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Sony pulls ‘masturbation’ PlayStation ad from YouTube

- November 24th, 2014

Sony has pulled a controversial PlayStation Vita ad from its YouTube, The Verge reports.

The ad starts with a porn-staresue doctor seemingly accuse the viewer of chronic masturbation:

“I know you’ve already done it today and I bet you really enjoyed yourself,” she begins in a sultry voice. “How many times did you do it yesterday? Are you afraid you’re doing it too often?”

Then she goes on to list on the places the viewer likes to do “it.” Eventually she pulls out a PS Vita and it becomes clear that she’s actually been talking about the the remote play feature the device shares with the PlayStation 4 and Xperia Z smartphone.

Business Insider reports Sony first posted the now-pulled ad on its European PlayStation YouTube channel on Friday, but it has been reposted elsewhere. You can watch it below.

What do you think? Does the ad go too far?

Blood Sport Kickstarter suspended

- November 24th, 2014

UPDATE: The Blood Sport Kickstarter campaign has been suspended. $3,390 of the $250,000 target had been pledged.

Blood Sport wants to take consequences of gaming to the next level by literally draining your blood when you get injured in an attack.

A new Toronto Kickstarter campaign, Blood Sport connects a standard video game controller to a blood collection machine and is designed to work with any game that utilizes rumble technology. When normally a controller would rumble, the Blood Sport collects blood instead:

“Using just two wires, we’re able to connect your controller to the blood collection machine via an Arduino Board. The Arduino Board has two jobs: One, to keep the signal going to the blood collection system and, two, to keep track of how much blood is being pulled so that Blood Sport powers down before you do. We’ve done this by allowing you to input your age, weight and any preexisting medical conditions.”

In addition to making the gamers weaker as they play, the team’s ultimate goal is to create  a multiplayer blood collection rig for gaming events.  It makes a little more sense than a home version, where you’d just collect your own and your friends’ blood in medical bags and then just drop it off at a hospital nearby. Also, you really want to make sure you sterilize the needles between uses.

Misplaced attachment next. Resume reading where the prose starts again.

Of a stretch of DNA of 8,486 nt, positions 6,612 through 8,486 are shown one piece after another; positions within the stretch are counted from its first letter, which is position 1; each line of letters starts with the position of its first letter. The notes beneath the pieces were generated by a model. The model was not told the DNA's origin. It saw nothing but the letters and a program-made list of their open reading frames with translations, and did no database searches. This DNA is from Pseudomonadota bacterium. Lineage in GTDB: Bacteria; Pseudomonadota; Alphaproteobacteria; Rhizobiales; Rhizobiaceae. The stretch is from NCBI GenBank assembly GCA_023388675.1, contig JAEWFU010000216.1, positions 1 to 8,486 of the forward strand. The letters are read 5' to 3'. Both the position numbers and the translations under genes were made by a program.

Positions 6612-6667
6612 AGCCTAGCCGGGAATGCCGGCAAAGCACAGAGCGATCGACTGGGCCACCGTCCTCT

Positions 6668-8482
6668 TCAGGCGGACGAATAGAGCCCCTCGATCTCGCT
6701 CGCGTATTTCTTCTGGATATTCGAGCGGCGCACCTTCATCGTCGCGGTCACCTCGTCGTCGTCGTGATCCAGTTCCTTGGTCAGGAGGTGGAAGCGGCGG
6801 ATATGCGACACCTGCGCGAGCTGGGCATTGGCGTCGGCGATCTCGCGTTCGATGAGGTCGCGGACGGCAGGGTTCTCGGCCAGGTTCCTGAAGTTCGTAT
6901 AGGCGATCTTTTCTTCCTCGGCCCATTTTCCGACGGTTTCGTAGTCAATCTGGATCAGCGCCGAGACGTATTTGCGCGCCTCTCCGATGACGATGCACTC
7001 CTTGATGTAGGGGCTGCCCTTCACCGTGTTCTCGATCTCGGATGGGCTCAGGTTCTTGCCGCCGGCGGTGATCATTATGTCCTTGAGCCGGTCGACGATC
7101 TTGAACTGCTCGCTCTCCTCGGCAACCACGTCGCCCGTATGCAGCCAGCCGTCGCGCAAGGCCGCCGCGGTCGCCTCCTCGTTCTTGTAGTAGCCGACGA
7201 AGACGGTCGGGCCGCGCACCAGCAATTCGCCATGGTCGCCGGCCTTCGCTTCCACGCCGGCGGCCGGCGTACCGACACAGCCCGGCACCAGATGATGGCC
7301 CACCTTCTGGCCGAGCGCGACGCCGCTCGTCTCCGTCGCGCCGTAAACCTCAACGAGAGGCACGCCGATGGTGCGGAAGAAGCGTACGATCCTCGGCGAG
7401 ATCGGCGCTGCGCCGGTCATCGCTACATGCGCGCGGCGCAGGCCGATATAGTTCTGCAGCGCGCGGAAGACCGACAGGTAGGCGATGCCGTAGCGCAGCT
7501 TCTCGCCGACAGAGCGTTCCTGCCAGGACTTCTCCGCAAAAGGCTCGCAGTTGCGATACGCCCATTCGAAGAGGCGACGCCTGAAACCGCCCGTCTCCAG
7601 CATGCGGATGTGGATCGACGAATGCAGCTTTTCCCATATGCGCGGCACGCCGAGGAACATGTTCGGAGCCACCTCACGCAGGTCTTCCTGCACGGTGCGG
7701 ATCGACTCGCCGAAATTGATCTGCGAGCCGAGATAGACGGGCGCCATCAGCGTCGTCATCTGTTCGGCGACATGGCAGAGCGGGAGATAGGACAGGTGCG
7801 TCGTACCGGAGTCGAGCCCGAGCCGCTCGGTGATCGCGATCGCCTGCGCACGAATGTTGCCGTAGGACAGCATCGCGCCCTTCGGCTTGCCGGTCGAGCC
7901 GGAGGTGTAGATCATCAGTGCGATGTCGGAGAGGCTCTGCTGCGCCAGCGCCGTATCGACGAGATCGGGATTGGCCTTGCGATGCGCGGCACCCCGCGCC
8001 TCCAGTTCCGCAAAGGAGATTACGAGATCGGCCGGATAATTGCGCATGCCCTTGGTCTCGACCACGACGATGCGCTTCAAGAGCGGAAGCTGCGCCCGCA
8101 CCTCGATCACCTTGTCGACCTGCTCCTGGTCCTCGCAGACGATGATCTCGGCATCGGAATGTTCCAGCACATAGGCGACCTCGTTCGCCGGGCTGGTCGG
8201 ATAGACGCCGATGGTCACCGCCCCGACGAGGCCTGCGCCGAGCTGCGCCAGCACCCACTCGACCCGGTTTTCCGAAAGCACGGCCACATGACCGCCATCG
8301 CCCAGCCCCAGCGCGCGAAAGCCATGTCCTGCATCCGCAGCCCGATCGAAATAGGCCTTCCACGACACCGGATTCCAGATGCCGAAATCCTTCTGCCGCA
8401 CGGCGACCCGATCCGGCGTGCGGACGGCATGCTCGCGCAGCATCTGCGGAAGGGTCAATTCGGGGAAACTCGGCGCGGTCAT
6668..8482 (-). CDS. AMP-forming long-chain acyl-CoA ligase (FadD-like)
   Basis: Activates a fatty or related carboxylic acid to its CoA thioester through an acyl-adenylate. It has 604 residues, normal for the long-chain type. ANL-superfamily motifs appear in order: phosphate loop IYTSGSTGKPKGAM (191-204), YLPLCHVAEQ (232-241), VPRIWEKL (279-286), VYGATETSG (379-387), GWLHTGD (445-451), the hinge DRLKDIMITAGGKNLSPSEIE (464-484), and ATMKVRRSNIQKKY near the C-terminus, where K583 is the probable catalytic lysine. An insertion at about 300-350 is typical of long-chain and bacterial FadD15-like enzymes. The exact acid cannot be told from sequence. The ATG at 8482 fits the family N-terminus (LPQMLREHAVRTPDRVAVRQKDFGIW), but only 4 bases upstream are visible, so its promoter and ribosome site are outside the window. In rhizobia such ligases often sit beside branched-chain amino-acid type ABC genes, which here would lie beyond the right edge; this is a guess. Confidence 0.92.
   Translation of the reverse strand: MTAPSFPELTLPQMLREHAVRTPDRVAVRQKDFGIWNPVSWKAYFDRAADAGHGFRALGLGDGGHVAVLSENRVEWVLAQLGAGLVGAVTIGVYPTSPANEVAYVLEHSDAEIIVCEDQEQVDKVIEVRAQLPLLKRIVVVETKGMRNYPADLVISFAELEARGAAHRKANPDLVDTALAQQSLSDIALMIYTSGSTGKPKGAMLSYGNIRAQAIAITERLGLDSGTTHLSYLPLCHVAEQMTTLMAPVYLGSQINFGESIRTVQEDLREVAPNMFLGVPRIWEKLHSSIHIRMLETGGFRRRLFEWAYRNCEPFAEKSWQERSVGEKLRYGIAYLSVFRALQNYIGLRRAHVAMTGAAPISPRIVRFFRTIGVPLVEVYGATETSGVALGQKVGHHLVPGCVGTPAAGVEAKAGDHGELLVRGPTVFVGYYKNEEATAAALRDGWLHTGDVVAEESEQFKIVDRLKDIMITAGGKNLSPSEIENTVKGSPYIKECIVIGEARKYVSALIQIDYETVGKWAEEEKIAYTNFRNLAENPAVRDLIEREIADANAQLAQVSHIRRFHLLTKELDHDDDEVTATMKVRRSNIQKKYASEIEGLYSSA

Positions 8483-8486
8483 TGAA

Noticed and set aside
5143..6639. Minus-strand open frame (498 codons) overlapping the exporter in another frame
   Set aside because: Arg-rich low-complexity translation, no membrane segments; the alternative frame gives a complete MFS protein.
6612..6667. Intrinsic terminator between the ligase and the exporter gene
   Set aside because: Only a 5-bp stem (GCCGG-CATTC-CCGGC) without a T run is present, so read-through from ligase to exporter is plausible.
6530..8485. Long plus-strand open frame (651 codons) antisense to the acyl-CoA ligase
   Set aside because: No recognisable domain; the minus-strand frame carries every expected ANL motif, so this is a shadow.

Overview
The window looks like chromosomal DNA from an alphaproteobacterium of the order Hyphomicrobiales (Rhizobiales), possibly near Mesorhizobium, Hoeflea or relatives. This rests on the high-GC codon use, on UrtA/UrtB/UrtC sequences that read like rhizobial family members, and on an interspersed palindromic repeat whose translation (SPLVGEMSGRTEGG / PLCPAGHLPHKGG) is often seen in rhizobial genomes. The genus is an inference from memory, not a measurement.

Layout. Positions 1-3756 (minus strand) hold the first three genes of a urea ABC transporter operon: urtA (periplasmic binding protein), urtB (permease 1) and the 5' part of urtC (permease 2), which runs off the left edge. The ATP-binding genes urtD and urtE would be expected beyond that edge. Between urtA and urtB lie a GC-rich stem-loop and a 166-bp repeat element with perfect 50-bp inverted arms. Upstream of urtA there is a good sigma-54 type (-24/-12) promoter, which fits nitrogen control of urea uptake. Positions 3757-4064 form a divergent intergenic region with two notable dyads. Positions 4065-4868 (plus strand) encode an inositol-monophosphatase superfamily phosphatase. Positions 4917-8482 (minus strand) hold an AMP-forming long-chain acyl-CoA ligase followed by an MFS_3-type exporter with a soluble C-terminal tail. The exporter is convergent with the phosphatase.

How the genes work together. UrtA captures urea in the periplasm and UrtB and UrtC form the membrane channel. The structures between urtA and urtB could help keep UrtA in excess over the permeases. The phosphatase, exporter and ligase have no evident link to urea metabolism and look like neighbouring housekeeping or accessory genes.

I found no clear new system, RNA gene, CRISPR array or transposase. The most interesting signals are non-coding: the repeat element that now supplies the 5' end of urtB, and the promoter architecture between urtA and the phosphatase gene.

The project hopes to get off the ground March 17 in time for the release of Battlefield Hardline, which will likely have many people clamouring for multiplayer matches.

The campaign is looking to raise $250,000 so the team can travel across Canada with the machine. For a donation of $100, you will get a chance to try out Blood Sport two weeks before its launch at a studio in Toronto’s Chinatown.

No word on whether you’d get a cookie or orange juice afterwards.

(H/T Kotaku)

Gamers vow to log off for 24 hours to protest GamerGate

- October 31st, 2014

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By positioning themselves as an important market demographic in the growing $66-billion video game industry, GamerGaters have scored some significant corporate victories.

But the people who stand against the movement — which is about ethics in journalism or harassment of women, depending on who you ask — are video game consumers, too. And  London based IT support engineer Joseph Guthrie, 28, is hoping to draw major gaming companies’ attention to that fact.

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Joseph Guthrie.

On Nov. 1, he’s calling on those who oppose GamerGate’s harassment tactics to log off for 24 hours. That means no Xbox Live, no PlayStation Network, no Nintendo Network and no Steam. The goal is a total blackout, Guthrie says. ”That includes using Netflix, Amazon Prime video, Twitch, TV apps, and all that fun stuff.”

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Yong Hian Lim – Fotolia.com